In analyzing the Covenant of Redemption, we will consider five things:
I. The parties in this covenant
II. The persons concerning whom, and for whose benefit, this covenant has been made
III. The reality of this covenant transaction
IV. The Father's work, which we divide into (A) the commands and conditions of this covenant, (B) the promises related to the fulfillment of these conditions, and (C) the confirmation of these promises by oath and sacraments.
V. The Son's work, which we will divide into (A) His acceptance of the conditions and the promises, (B) His fulfillment of the conditions, and (C) His demand based on these confirmed promises.
I. The Parties of the Covenant of Redemption
First of all we have to consider the covenanting parties. They are God the Father on one side and the Lord Jesus Christ on the other. It will probably be easier to comprehend this matter if we primarily consider the execution of this covenant rather than the decree that it proceeds from, maintaining that the manner in which the Lord executes it in this time state is consistent with the manner in which He has eternally decreed it. Nevertheless we treat this covenant as one of God's intrinsic works, because Scripture repeatedly presents it that way. Concerning Christ it is stated that He “was foreordained before the foundation of the world” (1 Pet 1:20). The elect are chosen in Him (Eph 1:4), and grace has been given them “in Christ Jesus before the world began” (2 Tim 1:9). Everything Christ encountered in this world happened to Him according to the eternal decree, foreknowledge, and determinate counsel of God (cf. Ps 2:7; Luke 22:22; Acts 2:23).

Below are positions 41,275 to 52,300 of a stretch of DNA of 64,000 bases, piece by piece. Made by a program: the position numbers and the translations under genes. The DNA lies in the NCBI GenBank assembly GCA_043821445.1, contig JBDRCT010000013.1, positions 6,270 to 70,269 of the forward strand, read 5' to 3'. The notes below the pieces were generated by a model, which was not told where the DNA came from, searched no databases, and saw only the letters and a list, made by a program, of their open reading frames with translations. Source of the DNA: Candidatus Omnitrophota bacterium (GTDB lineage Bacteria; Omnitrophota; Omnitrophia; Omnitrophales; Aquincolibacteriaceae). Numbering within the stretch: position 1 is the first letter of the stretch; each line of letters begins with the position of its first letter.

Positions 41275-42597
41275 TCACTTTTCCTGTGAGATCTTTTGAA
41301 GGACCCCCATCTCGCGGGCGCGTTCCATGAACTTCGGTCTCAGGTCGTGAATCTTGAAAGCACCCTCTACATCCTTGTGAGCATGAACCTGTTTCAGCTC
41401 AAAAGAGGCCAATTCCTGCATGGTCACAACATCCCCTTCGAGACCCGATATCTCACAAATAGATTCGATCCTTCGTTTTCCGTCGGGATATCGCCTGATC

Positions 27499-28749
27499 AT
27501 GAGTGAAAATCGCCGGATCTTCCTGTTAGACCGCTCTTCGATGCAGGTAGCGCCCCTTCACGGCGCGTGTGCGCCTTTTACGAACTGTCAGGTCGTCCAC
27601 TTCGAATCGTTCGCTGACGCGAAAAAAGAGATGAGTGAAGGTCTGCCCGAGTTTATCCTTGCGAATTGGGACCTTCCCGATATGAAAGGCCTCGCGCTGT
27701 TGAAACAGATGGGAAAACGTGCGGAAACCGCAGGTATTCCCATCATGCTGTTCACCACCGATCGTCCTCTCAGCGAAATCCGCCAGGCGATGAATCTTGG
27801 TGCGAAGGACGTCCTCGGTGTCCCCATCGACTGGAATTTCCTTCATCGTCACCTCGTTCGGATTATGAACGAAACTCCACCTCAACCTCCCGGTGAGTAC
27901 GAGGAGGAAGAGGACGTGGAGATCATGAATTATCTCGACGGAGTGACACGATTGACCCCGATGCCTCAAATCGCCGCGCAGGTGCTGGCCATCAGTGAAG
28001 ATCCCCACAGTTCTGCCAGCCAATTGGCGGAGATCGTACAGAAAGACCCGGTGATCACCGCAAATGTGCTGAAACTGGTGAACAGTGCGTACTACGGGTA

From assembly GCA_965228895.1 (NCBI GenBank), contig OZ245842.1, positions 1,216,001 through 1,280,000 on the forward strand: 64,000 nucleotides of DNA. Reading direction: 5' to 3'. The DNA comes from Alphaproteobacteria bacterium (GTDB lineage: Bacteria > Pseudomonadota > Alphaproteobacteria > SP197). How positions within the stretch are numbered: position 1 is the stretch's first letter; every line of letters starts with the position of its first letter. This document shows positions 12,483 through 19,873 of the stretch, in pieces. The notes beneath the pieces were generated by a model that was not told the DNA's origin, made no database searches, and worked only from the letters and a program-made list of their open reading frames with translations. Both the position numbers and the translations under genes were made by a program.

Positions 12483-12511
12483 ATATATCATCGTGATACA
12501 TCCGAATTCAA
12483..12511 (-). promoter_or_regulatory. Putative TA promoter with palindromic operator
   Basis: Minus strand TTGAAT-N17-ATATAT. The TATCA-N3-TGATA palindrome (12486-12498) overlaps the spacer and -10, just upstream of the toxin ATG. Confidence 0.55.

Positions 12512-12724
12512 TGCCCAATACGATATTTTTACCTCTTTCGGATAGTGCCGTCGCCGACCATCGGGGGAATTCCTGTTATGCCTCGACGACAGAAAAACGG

By virtue of this eternal covenant there has been an eternal relationship between the Son and His suretyship (Heb. 5:6 - "You are a priest forever..."). He demonstrated this already in His government of the Old Testament church immediately after the fall, prior to His incarnation.
This raises a question: Since the Father and the Son are one in essence and thus have one will and one objective, how can there possibly be a covenant transaction between the two, because such a transaction would require the mutual involvement of two wills? Aren't we separating the Persons of the Godhead too much? To this I reply that as far as Personhood is concerned the Father is not the Son and the Son is not the Father. From this consideration the one divine will can be viewed from a twofold perspective. It is the Father’s will to redeem by the agency of the second Person as Surety, and it is the will of the Son to redeem by His own agency as Surety.
This is as good a place as any to note also that another proof for this doctrine can be seen in the fact of the oneness of essence which obtains with the Three Person of the Trinity. There is no conflict or absence of peace between them. So what need would there be for a "counsel of peace" between the Father and the Son? Christ Himself said, "I and the Father are one." But if, as Hebrews 5:6 says, Christ has eternally occupied the role of priest, then He has eternally had the office of Surety for the elect, even before they were created. It is in view of the redemption that would be accomplished in time that Christ and the Father mutually covenanted with each other.